The Ursuline nuns of Loudun, usually dissected in terms of erotomania, for Certeau were indicators of a new age. In this piece of history he found two things: the democratization of religious experience; and the faith of his own childhood in Grandier's words and behavior. Certeau is often a convoluted writer, with a complex poetics that subverts his subject rather than upholding it. But when he was writing about Grandier's courage, and his dependence on the liturgy to get him through his agony, Certeau's prose became clear, his pleasure in it transparent. In some strange way, it was as if the subject of the book—whom to believe—was enacted in Certeau's relationship to his own writing. One believes the person who speaks clearly, from the heart. He returns to the liturgy to find it.

What this means is that a shift in the social contract—the arrival of the new and the strange—is often accompanied by a breakdown in vocabulary. A chaos of verbal misunderstanding. Suspicion at what is being said. Torture in order to induce words that can be believed, rather than a conversation without restraints. It can be accompanied by demonic rage, babble, a hard heart.

*

In the Loudun spectacle, we see the nuns invaded by unwelcome demons, a priest who embraces them and carries them away, and the way everyone's sanity is restored by the liturgy or random encounters with kindness. For Certeau the salvation of the world rests with those who have the courage to welcome demons as the only way of understanding them—and this can be read in one word which he favored: “open”, ,” being “open” to the world and experience. And also with those who wander outside the gates, those who survive by not being seen, by not being subjected to the perils of welcome. The worst thing for them is to be identified, to be noticed or selected. Welcome in this case can stand in for being caught. Then there are those, like Grandier, who only in their humiliation and time of rejection, become fully human.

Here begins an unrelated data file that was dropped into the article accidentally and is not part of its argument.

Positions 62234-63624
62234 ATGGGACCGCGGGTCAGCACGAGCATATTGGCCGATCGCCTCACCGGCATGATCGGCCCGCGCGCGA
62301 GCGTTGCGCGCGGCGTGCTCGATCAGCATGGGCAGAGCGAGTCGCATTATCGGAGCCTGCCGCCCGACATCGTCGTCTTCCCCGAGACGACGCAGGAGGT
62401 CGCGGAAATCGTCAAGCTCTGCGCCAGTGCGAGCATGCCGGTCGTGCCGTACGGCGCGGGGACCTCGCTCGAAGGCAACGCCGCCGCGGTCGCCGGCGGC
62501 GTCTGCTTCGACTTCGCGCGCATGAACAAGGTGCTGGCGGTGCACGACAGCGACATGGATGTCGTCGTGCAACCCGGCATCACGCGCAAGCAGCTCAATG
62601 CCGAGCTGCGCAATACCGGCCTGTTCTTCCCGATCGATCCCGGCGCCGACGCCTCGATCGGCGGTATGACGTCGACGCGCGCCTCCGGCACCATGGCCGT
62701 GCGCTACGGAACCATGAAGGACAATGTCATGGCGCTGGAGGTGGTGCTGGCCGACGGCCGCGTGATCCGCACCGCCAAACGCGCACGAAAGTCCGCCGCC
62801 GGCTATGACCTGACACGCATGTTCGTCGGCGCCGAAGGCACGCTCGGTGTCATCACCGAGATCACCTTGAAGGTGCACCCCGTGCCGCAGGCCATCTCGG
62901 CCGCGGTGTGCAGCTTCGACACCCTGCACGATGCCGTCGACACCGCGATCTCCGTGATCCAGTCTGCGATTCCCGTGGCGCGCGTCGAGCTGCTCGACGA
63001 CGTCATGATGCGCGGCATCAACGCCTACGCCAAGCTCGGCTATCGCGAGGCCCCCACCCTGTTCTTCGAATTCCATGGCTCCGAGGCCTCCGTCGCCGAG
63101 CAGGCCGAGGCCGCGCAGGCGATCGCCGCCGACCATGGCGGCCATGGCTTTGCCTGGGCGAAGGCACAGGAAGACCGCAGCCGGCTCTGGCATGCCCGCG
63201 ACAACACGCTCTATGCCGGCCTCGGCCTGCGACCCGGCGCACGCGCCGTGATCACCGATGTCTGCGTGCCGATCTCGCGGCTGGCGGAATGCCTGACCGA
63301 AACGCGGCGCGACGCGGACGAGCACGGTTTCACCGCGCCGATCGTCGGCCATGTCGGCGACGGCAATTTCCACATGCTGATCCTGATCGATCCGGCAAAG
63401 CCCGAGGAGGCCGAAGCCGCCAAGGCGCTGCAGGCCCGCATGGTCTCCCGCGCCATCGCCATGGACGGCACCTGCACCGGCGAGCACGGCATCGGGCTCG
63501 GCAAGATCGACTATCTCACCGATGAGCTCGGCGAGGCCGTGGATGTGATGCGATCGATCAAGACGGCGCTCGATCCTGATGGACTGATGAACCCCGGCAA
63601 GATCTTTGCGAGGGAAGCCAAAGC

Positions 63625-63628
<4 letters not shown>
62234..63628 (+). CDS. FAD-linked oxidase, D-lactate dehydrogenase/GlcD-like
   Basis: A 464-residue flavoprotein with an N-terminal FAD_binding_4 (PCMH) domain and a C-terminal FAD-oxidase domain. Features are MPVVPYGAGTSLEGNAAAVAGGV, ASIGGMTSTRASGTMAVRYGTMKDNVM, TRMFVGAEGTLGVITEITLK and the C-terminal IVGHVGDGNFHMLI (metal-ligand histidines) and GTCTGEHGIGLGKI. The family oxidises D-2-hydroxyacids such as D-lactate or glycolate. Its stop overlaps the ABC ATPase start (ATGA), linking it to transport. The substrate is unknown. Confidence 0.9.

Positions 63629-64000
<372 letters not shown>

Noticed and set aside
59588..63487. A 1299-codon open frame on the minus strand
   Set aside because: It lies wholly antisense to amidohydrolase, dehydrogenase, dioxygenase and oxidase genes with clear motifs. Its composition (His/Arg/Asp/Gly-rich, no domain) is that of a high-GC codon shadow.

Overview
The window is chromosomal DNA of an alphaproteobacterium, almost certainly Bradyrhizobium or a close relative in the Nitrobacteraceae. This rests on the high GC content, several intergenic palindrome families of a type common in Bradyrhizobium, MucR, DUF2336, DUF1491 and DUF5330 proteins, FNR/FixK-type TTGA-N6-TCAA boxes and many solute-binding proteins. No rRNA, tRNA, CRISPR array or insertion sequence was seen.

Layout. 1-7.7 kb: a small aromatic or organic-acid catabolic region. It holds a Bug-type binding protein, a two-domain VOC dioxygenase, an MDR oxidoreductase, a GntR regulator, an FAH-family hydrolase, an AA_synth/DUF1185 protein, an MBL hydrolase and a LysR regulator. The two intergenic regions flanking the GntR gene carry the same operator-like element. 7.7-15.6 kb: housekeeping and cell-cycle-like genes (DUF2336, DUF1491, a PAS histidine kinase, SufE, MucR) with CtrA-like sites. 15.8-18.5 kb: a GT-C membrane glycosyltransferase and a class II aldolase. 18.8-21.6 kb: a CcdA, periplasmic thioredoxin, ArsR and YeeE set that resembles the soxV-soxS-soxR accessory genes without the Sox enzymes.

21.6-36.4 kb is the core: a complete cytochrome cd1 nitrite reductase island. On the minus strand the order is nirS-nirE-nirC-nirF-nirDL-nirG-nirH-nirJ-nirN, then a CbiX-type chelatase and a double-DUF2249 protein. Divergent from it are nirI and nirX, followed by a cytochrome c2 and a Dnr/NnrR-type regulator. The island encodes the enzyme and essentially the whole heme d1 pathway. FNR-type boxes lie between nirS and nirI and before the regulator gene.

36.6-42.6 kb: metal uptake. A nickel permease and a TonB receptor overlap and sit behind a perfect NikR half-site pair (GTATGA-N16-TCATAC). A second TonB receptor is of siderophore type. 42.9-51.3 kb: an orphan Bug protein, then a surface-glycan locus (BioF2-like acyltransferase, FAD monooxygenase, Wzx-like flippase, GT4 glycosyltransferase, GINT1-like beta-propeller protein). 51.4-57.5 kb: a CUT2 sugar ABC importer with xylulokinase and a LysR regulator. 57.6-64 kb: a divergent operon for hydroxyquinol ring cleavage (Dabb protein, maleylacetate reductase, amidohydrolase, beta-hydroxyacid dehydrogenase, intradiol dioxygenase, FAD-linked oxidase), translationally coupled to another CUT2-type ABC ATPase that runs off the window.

The outsider-figure emerges again and again in Certeau's writings, under different names, as one generally despised or ignored, but joyful; as one for whom knowing oneself is the same as knowing God.

I think this perception sets Certeau apart from his contemporary theorists, and accounts for some of the subterfuges he uses in his sentences. His sentences become overly complex, even contradictory. This may be the fault of the translator. But I can't help wondering if he is faltering in his rhetoric because it is not the one that he yearns to use: that of the storyteller, the theologian or the poet.

The other person in Loudun whom Certeau could recognize was Father Surin who wrote lyric poetry that Certeau admired. Here is a short section of one of his poems that resonates with Certeau's own credo; indeed he asked it to be read aloud at his funeral in Paris.

I want to run through the world
and live the life of a lost child.

I now have the spirit of a wanderer
After giving away all my goods.

It's the same thing to me, whether I live or die.

All that I ask is for love
To remain with me.




*Certeau's quotes come from The Possession at Loudon